I get this question about once a week:
“What do we need to do to make this site accessible?”
People who aren’t familiar with it think accessibility is a binary situation: either a site is accessible or it isn’t. They often want a quick answer and there’s none to be provided. Accessibility as a property of a website, is nuanced. It has a biased liminality. So, it sounds like a simple question but it has a very complicated answer.
Like almost all design, accessibility comes down to understanding people. When assessing digital accessibility, I find it easiest to think about who is being excluded and how:
- Who can’t access all of the content on the site?
- Are some people privileged because they have access to information others don’t?
- Is the information available to everyone, but some have to overcome needless barriers to get to it?
HTML lends itself to accessibility. If used properly, the markup language holding the web together provides all the cues needed to help someone use technology to consume the content. Sadly, most sites do not use HTML properly.
There are three roles directly responsible for making sure web pages are built properly: designers, developers and content creators. All three need to have some understanding of HTML because it’s the foundational medium they are building on. It is rare that they have the level of understanding needed to include accessibility by default.
Imagine not understanding that pen ink adheres to paper to write a letter. Most people do not have a deep understanding of how it works, but we understand that it does work. We learn that as children and it becomes innate. Let’s extend this out to offset printing.
Some people (commercial printers, paper manufacturers, ink technologists) need to understand in detail how ink and paper combine and the machinery that gets the two working together. Others (graphic designers, studio managers) need to know differences between coated and uncoated paper, how almost all colour is a combination of just four inks and why bound documents are created in multiples of four (or sometimes eight). Most people just need to understand that the ink sticks to the paper, somehow, but sometimes it rubs off on your fingers (or Silly Putty).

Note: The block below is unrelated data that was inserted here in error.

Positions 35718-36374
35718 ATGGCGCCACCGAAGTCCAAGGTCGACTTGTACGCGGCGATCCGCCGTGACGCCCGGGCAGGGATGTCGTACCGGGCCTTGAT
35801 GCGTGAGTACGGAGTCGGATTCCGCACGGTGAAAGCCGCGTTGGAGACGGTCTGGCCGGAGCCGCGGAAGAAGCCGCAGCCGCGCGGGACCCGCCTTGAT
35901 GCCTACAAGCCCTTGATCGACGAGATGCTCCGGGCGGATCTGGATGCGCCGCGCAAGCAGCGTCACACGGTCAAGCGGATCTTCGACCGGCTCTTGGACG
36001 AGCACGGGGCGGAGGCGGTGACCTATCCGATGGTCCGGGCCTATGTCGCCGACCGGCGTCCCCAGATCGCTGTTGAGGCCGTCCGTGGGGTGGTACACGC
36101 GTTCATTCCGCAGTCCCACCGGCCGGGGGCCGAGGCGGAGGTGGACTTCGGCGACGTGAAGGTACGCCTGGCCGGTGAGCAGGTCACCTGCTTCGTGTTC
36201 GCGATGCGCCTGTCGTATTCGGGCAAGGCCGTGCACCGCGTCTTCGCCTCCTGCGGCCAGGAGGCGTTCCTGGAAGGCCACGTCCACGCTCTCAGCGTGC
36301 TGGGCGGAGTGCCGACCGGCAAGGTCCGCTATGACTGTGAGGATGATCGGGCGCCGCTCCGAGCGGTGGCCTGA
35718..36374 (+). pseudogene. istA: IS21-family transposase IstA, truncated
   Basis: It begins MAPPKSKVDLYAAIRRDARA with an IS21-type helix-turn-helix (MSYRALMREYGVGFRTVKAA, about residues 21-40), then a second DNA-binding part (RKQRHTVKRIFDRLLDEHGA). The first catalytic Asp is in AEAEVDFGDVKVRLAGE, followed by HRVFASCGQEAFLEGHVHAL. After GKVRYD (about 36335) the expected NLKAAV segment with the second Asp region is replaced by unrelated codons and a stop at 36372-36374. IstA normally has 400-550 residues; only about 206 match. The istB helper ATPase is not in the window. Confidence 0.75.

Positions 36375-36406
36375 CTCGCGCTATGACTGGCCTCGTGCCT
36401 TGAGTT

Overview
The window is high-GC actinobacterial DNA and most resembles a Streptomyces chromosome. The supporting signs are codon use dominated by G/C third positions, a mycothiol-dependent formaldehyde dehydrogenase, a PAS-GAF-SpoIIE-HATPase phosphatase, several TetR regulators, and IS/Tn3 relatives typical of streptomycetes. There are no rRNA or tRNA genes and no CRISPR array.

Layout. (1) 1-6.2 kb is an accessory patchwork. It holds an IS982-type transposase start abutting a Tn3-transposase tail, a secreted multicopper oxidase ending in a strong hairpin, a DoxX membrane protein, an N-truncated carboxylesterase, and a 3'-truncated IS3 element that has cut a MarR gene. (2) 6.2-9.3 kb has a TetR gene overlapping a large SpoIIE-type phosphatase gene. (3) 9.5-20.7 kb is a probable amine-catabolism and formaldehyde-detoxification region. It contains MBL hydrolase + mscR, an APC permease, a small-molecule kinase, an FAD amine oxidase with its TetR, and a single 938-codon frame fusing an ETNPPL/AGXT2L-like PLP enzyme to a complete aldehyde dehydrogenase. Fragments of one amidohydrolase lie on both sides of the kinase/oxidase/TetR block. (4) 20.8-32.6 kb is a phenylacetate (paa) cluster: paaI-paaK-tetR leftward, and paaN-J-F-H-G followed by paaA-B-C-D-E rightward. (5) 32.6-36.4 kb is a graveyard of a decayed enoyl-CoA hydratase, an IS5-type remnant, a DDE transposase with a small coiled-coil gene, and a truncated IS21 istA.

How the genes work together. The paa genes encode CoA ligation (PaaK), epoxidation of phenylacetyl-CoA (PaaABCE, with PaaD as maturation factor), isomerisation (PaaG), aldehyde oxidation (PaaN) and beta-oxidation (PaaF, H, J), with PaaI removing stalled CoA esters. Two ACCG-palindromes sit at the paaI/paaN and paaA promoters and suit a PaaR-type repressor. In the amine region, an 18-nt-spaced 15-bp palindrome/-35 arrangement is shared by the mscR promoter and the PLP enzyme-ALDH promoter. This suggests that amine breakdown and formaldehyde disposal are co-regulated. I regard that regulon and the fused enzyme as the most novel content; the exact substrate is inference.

They all understand that some people can’t see the printed page they’re creating. Sadly, they usually also think it’s someone else’s job to worry about that.
Bringing this back to accessibility on the web, there are two sets of problems we need to deal with:
- people fundamentally don’t yet understand how HTML relates to the nature of content and
- they are not practiced in thinking about other people’s experiences.
The first problem seems relatively easy to deal with. We can help people in our sphere to better understand the benefits of well-coded websites and apps. If we can make sure that the markup (as HTML) relates to the purpose of the content and its interactivity, we get closer to building accessible web products.
To make that a priority, though, we have to overcome the second problem.
Anybody trying to convince others of the dangers of global warming, or the value of wearing masks to avoid spreading disease, will tell you that it’s almost impossible to get people to care.
So, what next?
I intend to write about this some more. I want to go through all three of those roles (Designer, Developer, Content Creator) and what kind of understanding they need to have to build accessibility into the default practice of the web. I want to share examples the illustrate how something that doesn’t sound complicated actually needs a massive shift in mindset. Lastly, I plan on demonstrating how content and a content-first approach will overcome a lot of those complications.
The WCAG have levels of compliance, with ‘A’ as the minimum and ‘AAA’ being the most strict and complicated. Because there are these levels and clear success criteria, the language around accessibility has a pass/fail context. So, if there’s a checklist we can follow, why don’t we just make sure all those things are checked off? ↩︎
This piece started very differently and went into some detail about “biased liminality” as a concept. I have notes to explain that but that will have to wait for the moment. ↩︎